Demonstrating decisively that a hero can always be found waiting in the wings, a young actor by the name of Zach Appelman has come along to grab hold of the oratorical reins of “Henry V” and carry us with astonishing confidence back once more unto the breach.
Appelman commandingly occupies center stage of director Robert Richmond’s capital new staging of “Henry V” at Folger Theatre for, perhaps, the most stirring version of a Shakespeare history play the city has seen in a decade. Tautly constructed and impressively spoken, Richmond’s production conveys with the savvy deployment of a mere 13 actors (one of them a fiddle player) the evolution of a leader from petulant boy-soldier to lionhearted royal statesman.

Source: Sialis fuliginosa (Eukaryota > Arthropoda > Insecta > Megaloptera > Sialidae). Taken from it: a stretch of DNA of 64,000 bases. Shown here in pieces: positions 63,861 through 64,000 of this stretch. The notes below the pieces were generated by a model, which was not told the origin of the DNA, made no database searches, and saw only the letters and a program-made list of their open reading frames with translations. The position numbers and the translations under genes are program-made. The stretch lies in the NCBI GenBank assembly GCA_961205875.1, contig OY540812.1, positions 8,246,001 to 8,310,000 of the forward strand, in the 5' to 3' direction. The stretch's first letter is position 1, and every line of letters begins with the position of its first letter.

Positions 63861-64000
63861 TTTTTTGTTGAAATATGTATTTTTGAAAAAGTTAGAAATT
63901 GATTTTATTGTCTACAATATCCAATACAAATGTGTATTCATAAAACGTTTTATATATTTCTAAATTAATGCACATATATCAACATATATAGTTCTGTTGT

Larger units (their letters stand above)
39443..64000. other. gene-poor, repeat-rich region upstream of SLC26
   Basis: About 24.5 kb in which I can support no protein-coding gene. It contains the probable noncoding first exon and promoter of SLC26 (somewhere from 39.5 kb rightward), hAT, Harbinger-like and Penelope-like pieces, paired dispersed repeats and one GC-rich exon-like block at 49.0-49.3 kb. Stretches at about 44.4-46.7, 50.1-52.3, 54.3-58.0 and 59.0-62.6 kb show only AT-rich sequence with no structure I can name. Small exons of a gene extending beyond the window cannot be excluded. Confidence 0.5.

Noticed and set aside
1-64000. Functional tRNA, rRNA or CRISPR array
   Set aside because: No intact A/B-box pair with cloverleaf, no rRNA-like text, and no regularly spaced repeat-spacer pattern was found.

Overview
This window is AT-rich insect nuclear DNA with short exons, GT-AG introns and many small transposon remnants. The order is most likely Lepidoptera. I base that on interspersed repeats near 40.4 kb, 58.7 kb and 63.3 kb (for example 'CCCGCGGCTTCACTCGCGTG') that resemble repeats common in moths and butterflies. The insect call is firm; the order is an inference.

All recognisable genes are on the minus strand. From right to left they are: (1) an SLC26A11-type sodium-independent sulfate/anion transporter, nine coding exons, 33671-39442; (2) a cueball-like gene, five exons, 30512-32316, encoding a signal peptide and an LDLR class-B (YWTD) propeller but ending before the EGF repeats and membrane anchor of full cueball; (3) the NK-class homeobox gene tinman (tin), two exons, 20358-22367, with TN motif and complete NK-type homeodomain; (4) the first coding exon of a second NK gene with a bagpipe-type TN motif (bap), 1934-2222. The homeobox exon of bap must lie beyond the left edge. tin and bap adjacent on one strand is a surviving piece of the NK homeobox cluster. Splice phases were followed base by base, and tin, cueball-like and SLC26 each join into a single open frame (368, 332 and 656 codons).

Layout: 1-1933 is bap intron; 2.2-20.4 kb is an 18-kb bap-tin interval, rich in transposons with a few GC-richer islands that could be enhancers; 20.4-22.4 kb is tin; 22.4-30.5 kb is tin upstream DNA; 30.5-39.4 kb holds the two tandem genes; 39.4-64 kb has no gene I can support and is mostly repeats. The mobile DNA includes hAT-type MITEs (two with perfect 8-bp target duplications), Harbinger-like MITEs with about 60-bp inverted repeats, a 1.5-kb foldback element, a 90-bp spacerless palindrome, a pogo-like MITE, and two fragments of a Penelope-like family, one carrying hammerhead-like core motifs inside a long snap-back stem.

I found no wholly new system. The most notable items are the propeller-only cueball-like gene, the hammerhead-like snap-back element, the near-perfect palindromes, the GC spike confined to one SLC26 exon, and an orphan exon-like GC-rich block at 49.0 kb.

You always imagine your grounding in a particular work of Shakespeare is complete until you encounter another noteworthy example. Richmond, who tweaked for Folger the Bard’s cravenly political “Henry VIII” in 2010 and a year later explored the psyche of a charismatically sociopathic Iago in “Othello,” offers his most accomplished vision to date with “Henry V.” It is far from a breeze to find an actor with both the physical bearing and the brains to play a great warrior-king. So when it happens, the occasion is one for toasts and cheers.